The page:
Some people when faced with the unexpected will say, “stick to the facts”, others will say “trust your intuitions” and others will say “go with your instincts”

They are all, partly right

When the unexpected happens; be it the scene of an accident, a dog charging towards you in your local park, an irate colleague screaming and shouting at you, your boss asking you to stand in for her/him at the last moment for a presentation or one of the many other daily storms you have to face; you will have instinctive, intuitive and intellectual reactions.

The human brain contains around 100 billion neurones and they interact by connecting via their dendrites (synaptic gaps); each neurone having anything from 1 dendrite (for unipolar neurons) to 1000 dendrites (for multipolar neurons) – i.e., the number of possible connections is up in the trillions and quadrillions.

Clearly, predicting how the human brain functions in a given situation, is not easy; however, neurosciences can help us to understand, in simple terms, how we react and, maybe, how we can react more “appropriately”.

The triune (reptilian, emotional & rational) brain is a model that neuroscientist Paul MacLean developed in the nineteen-sixties to refer to the three parts of the human brain – there are clearly more than three parts to our brains, but it is these parts that I would like to concentrate on.

As the statistician George E.P. Box wrote, “essentially, all models are wrong, but some are useful” and I find this one particularly useful.

The reptilian brain, also known as the ancient animal brain or the reptilian complex is located in the brain stem, just above where the spinal cord enters the cranium. The reptilian brain is the most primitive part of our brain and looks after our “instinctive” (and largely unconscious) behaviours such as breathing, waking up, urinating, defecating, etc.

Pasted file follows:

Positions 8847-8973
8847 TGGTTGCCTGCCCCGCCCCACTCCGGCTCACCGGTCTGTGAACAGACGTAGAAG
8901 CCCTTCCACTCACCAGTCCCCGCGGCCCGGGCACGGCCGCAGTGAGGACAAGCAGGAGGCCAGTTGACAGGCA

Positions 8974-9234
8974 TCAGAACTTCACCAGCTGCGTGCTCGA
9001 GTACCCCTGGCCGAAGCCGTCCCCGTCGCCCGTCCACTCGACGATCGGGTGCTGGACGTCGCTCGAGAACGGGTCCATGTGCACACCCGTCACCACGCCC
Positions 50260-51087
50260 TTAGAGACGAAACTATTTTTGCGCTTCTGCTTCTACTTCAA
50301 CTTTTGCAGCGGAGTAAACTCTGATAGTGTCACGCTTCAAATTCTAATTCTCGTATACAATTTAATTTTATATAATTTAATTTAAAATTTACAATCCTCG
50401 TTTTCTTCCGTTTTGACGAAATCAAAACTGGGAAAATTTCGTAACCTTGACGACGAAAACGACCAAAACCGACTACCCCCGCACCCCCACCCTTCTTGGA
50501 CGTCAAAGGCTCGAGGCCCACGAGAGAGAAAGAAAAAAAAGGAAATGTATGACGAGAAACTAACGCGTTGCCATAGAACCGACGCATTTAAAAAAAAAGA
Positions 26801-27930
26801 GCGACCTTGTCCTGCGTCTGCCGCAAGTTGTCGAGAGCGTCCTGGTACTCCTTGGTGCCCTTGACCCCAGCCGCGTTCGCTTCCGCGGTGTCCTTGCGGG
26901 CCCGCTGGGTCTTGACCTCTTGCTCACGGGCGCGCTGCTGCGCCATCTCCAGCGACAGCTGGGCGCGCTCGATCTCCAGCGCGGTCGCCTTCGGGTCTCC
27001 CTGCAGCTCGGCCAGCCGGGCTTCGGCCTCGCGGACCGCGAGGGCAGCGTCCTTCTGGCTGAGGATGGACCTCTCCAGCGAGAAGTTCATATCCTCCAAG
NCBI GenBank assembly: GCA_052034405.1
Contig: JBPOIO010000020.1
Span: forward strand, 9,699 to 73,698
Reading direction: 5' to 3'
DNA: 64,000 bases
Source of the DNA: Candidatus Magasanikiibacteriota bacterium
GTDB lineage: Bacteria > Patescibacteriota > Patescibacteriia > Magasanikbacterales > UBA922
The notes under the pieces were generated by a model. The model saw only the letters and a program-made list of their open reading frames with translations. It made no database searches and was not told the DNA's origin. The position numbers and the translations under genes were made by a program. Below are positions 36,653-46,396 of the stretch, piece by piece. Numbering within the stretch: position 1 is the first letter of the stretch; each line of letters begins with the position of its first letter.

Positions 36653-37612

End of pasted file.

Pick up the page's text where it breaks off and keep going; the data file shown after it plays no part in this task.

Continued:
The reptilian brain also plays a role in our self-preservation and distinguishing between threatening and non-threatening stimuli.

The reptilian brain is reliable but tends to be somewhat rigid and compulsive.

The emotional brain is located just above the reptilian brain and starts developing from the moment the we are born. The development of the emotional brain depends both on our genetic make-up and our experiences growing up; memories and experiences, be they good or bad, are stored within the emotional brain and can be unconsciously “accessed” later in life giving us “intuitions” with regards to a given situation.

Although the mind can learn to ignore emotional messages from the brain, the body’s warning signals don’t. This means that the emotional brain will continue to function regardless of our rational brain telling us that “everything is ok”.

The emotional brain is the seat of the value judgments that we make, often unconsciously, that exert such a strong influence on our behaviour.

The most recent part of the triune brain, and also known as the neocortex, is the rational brain where the prefrontal cortex is located; this can be considered as the intellectual part of our brain and looks after planning, anticipating, perceiving time and context and inhibiting, what it considers to be, inadequate actions.

The rational brain is where we come to an objective and logical understanding of what is happening to us.